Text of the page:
An every day manual on how to use DocBook and Markdown.

About DocBook


A classic DocBook directory organization should be:

| chapter-name/
| -------------           // the first file shown loading the directory
| -------------             // a Markdown content file (page 1)
| -------------       // another Markdown content file (page 2)
| -------------    // the french translation of page 2
| ------------- ...                 // as many pages as you like
| ------------- sub-chapter1/       // a sub-directory containing a sub-chapter
| --------------------------- ...   // your sub-chapter 1 pages and assets ...
| ------------- sub-chapter2/       // a sub-directory containing another sub-chapter
| --------------------------- ...   // your sub-chapter 2 pages and assets ...
| ------------- assets/             // a directory containing your medias
| --------------------- image1.png  
| --------------------- image2.gif  
| --------------------- ...  
| ------------- wip/                // a directory containing your work-in-progress contents
| ------------------
| ------------------ ...  

DocBook pages structure

Each page of DocBook has a top menu that, in most cases depending on your device, will stay static at the top of your window. It contains the global menu of your first hierarchy chapters and some tools to go to the top and bottom of the page, and a menu of your current contents.

Then, if you are seeing a directory, the first table lists its structure: pages and sub-directories. The content of the current directory "README" file is shown below if found.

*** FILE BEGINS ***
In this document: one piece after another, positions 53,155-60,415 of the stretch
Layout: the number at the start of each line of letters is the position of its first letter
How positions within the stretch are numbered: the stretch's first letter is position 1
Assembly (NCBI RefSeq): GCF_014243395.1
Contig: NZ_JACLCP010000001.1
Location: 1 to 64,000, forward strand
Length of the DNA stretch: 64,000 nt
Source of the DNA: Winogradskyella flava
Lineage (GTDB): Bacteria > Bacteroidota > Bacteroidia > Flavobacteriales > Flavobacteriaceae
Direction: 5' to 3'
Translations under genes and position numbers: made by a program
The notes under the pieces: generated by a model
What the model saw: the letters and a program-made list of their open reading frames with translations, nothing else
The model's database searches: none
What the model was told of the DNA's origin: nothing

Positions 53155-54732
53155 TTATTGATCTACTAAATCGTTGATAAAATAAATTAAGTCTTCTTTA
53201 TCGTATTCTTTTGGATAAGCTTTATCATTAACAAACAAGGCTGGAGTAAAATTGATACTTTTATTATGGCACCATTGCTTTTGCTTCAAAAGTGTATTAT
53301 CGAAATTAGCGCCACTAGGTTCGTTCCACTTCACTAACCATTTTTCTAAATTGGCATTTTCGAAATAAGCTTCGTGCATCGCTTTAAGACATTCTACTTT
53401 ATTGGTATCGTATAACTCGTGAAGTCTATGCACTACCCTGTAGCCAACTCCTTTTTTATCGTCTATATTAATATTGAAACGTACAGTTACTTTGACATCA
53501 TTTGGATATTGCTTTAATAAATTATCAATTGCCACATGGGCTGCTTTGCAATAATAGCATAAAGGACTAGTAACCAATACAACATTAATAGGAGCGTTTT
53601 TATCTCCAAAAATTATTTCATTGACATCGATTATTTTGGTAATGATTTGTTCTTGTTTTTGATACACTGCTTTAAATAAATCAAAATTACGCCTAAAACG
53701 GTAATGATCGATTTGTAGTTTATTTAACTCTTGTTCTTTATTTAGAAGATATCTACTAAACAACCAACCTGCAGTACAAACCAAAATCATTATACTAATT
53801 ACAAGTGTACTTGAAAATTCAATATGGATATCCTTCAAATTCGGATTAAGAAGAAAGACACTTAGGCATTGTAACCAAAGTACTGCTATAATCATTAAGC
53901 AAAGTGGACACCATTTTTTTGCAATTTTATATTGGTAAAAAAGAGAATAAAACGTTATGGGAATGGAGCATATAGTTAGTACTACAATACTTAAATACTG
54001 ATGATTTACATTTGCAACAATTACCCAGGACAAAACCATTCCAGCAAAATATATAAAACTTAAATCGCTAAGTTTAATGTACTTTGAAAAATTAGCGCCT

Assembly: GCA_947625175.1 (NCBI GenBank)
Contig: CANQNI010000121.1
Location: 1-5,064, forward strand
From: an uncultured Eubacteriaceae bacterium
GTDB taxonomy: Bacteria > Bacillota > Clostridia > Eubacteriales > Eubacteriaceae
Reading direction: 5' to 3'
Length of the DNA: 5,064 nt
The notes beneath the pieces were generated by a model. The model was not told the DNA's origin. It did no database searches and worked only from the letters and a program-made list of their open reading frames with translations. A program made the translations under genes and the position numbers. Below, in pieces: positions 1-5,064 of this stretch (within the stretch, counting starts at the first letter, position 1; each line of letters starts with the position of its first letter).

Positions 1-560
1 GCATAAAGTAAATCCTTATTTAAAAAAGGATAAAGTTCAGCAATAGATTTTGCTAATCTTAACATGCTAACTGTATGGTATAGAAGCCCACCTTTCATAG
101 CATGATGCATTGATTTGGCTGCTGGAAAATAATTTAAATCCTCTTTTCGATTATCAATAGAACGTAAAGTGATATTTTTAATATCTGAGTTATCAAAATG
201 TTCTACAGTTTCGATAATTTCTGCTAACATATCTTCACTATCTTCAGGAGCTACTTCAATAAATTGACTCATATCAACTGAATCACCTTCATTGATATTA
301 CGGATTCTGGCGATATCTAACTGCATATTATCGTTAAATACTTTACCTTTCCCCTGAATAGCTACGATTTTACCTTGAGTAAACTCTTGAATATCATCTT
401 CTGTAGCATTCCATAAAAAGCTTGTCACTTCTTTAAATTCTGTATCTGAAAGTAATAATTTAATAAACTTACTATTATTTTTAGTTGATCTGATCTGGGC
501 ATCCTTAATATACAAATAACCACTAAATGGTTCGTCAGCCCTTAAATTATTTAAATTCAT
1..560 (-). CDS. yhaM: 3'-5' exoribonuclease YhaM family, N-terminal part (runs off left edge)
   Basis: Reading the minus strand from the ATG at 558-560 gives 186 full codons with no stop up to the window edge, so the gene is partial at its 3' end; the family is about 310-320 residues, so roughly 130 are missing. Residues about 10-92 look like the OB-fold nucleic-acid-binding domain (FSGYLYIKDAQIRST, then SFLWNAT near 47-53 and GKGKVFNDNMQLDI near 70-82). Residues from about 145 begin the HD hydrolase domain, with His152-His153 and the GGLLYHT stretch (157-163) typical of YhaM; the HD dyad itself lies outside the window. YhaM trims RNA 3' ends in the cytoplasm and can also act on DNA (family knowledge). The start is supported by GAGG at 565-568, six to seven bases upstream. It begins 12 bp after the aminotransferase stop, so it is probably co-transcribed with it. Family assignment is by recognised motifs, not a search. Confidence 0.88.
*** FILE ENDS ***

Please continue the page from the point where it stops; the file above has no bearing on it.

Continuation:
Clicking on a page's link will let you visualize the content of the page.

About Markdown


# my title level 1
### my title level 3


Just pass a blank line ...


Begin lines with 4 spaces (example this block)

    pre formed content

Blockquotes and citations

Begin lines by '>'

> my citation

Horizontal rule

3 or more hyphens, asterisks or underscores on a line


Bold text

**bolded content**
__bolded content__

Italic text

*italic content*
_italic content_

A code span


Automatic links:


An hypertext link:

[link text]( "Optional link title")

A referenced hypertext link:

[link text] [myid]
    and after the paragraph, anywhere in the document
[myid]: "Optional link title"


An embedded image:

![Alt text]( "Optional image title")

A referrenced embedded image:

![Alt text][myimageid]
    and after the paragraph, anywhere in the document
[myimageid]: "Optional image title"

A list

Begin each entry by an asterisk, a plus or an hyphen followed by 3 spaces

-   first item
*   second item

For an ordered list, begin each entry by a number followed by a dot and 3 spaces

1.   first item
1.   second item

Fenced code block

A line of tildes (at least 3)

My code here


| First Header  | Second Header |
| ------------- | ------------: |
| Content Cell  | Content Cell  |
| Content Cell  | Content Cell  |

or (without leading pipe) :

First Header  | Second Header |
------------- | ------------: |
Content Cell  | Content Cell  |
Content Cell  | Content Cell  |

or (not constant spaces) :

| First Header | Second Header |
| ------------ | ------------: |
| Cell | Cell |
| Cell | Cell |


Term 1
:   This is a definition with two paragraphs. Lorem ipsum 
    dolor sit amet, consectetuer adipiscing elit. Aliquam 
    hendrerit mi posuere lectus.

    Vestibulum enim wisi, viverra nec, fringilla in, laoreet
    vitae, risus.

:   Second definition for term 1, also wrapped in a paragraph
    because of the blank line preceding it.


That's some text with a footnote.[^1]

[^1]: And that's the footnote.


*[HTML]: Hyper Text Markup Language


Like a footnote begining by a sharp

This is a statement that should be attributed to
its source[p. 23][#Doe:2006].

And following is the description of the reference to be
used in the bibliography.

[#Doe:2006]: John Doe. *Some Big Fancy Book*.  Vanity Press, 2006.


[^glossaryfootnote]: glossary: term (optional sort key)
    The actual definition belongs on a new line, and can continue on
    just as other footnotes.